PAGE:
Setting the Scene:

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No, It Wasn’t the Russians. Democrats Have Been Losing for Years.

 

Spoiler: Trump won the 2016 elections and it had nothing to do with the Russians.

President Trump won the election fair and square. In truth, the big reveal in all of this is that Democrats have been losing since President Obama took office.

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Scott Lincicome: In Defense of Free Trade

 

Scott Lincicome is a leading international trade attorney, adjunct scholar at the Cato Institute, and senior visiting lecturer at Duke University. In this Conversation, Lincicome explains the system of free trade agreements and alliances that the U.S. has built over many decades and how the system contributes to peace and prosperity for America. Lincicome also shares his perspective on the renegotiation of NAFTA, the decision not to participate in the Trans-Pacific Partnership (TPP), and other trade agreements. Finally, Kristol and Lincicome consider where Republicans and Democrats stand on trade today—and where the parties are likely to go in the future.

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Stuck

 

View original artwork here.

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Fly Me to the Moon is Made of American Cheese – For Now

 

“What Sort of All Hallows’ Eve Trollop Art Thou?” PIT Seventeen asks. I’m not sure. I’m fairly sure what sort of trollop I’m not — I’m not the sort to consider glitter and body paint an acceptably modest substitute for undies. At least not on me. Nonetheless, The Sun alleges the black, bespangled, and quite bare bat bum is this Halloween’s fashion trend (any “trend” involving bums, of course, being of great interest to The Sun).

I stumbled on this so-called trend while perusing The Sun‘s investigation into snake handling, the ritual wherein Christian oppressors manhandle (“personhandle” would be more gender-neutral, but “manhandle” properly names and shames the unjust kyriarchy) innocent serpents, possibly without the serpents’ consent, purportedly for God’s glory. These oppressors — typically poor Appalachian whites — are themselves oppressed, of course, themselves victims of the same kyriarchy which enables their cross-species molestation. As one of Ricochet’s resident reptilians (I only self-identify as human online), I ought to have been outraged by the speciesist presumption that conscripts nonhuman species into human worship without even asking permission. Instead, I got distracted by sparkly bums.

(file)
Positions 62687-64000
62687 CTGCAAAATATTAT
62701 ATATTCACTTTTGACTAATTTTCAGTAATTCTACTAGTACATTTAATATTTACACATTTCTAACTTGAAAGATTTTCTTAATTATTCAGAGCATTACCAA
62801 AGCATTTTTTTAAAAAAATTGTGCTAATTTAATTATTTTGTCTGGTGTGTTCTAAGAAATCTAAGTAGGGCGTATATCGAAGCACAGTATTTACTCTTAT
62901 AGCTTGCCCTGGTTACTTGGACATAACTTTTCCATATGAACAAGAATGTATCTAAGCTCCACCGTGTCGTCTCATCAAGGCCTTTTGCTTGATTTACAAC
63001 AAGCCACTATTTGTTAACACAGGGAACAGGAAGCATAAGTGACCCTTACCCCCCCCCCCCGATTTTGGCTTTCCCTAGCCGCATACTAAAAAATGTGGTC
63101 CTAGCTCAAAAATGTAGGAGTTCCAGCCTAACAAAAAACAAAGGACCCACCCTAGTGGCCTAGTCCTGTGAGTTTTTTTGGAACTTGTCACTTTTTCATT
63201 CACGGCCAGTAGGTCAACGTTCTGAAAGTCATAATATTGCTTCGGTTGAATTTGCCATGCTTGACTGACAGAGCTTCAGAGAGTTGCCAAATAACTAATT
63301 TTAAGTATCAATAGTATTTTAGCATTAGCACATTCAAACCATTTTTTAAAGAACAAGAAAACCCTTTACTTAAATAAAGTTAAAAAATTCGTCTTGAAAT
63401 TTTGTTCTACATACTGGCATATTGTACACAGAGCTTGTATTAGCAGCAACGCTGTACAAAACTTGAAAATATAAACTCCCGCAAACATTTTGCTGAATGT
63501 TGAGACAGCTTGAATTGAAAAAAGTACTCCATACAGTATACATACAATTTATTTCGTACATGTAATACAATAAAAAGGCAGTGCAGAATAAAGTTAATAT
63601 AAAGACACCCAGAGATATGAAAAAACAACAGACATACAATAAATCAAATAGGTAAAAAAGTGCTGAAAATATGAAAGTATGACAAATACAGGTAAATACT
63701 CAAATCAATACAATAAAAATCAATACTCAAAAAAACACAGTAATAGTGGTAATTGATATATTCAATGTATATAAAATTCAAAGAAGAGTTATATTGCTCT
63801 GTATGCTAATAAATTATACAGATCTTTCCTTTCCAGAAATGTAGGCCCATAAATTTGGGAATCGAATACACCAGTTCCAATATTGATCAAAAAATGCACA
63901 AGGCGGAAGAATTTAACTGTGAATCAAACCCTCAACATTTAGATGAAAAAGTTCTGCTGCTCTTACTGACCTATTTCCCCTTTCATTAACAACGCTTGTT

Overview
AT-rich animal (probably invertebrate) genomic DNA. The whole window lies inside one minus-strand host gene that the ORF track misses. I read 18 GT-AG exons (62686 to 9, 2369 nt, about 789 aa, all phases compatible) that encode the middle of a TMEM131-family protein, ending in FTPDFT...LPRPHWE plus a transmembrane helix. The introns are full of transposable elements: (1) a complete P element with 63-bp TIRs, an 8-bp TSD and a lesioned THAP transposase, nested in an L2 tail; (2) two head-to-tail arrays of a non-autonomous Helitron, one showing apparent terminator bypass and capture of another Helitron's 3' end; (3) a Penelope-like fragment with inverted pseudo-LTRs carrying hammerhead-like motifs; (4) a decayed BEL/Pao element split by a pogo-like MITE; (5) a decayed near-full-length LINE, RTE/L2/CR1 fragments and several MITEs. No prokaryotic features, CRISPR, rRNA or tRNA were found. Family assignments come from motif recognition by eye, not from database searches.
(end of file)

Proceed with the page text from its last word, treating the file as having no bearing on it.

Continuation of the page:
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‘To Bear Witness to Corruption in the Hierarchy of the Catholic Church Was a Painful Decision’

 

So begins the third “testimony” of Archbishop Carlo Maria Viganò, on the ongoing sexual abuse/coverup scandal in the Church (h/t @9thdistrictneighbor). With this latest installment of “he said”/”he said,” Archbishop Viganò restates the key points of his original testimony and also answers the rebuke he received from Marc Cardinal Ouellet.

It was good to have the key points listed succinctly and to have an answer to Cardinal Ouellet’s letter, but what touched me most were the reasons Viganò gave for writing his testimonies. He strikes me as a man of great faith (which is in direct contrast to how I view those involved in this scandal).

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The New Democrat Strategy: Win Secretary of State Elections First

 

Democrats know their appeal sucks to average American voters now (IMHO). But what should they do? Here are my thoughts.

Who was the unsung hero in Florida in 2000? Does the name “Katherine Harris” ring a bell? It should. She was the SecState in Florida who stopped the endless recounts, and her actions were ultimately upheld by the Supreme Court.

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Loneliness and the End of Learning

 

As is my wont, my mind is connecting a bunch of things this morning: Paul Mirengoff of PowerLine blog is providing a critique of one of Sen. Ben Sasse’s theses in his book: that there is an epidemic of loneliness. Paul pulls a couple of quotes from Yuval Levin’s piece in the National Review, “All the Lonely People?” Here is the key quote:

[W]e talk about loneliness as we do because we lack the vocabulary to describe the kinds of problems that arise when institutions grow weak and communities unravel. Those problems are very real and they are near the heart of what is happening in America now, but maybe they are not the same thing as loneliness—and maybe seeing that can help us better understand them.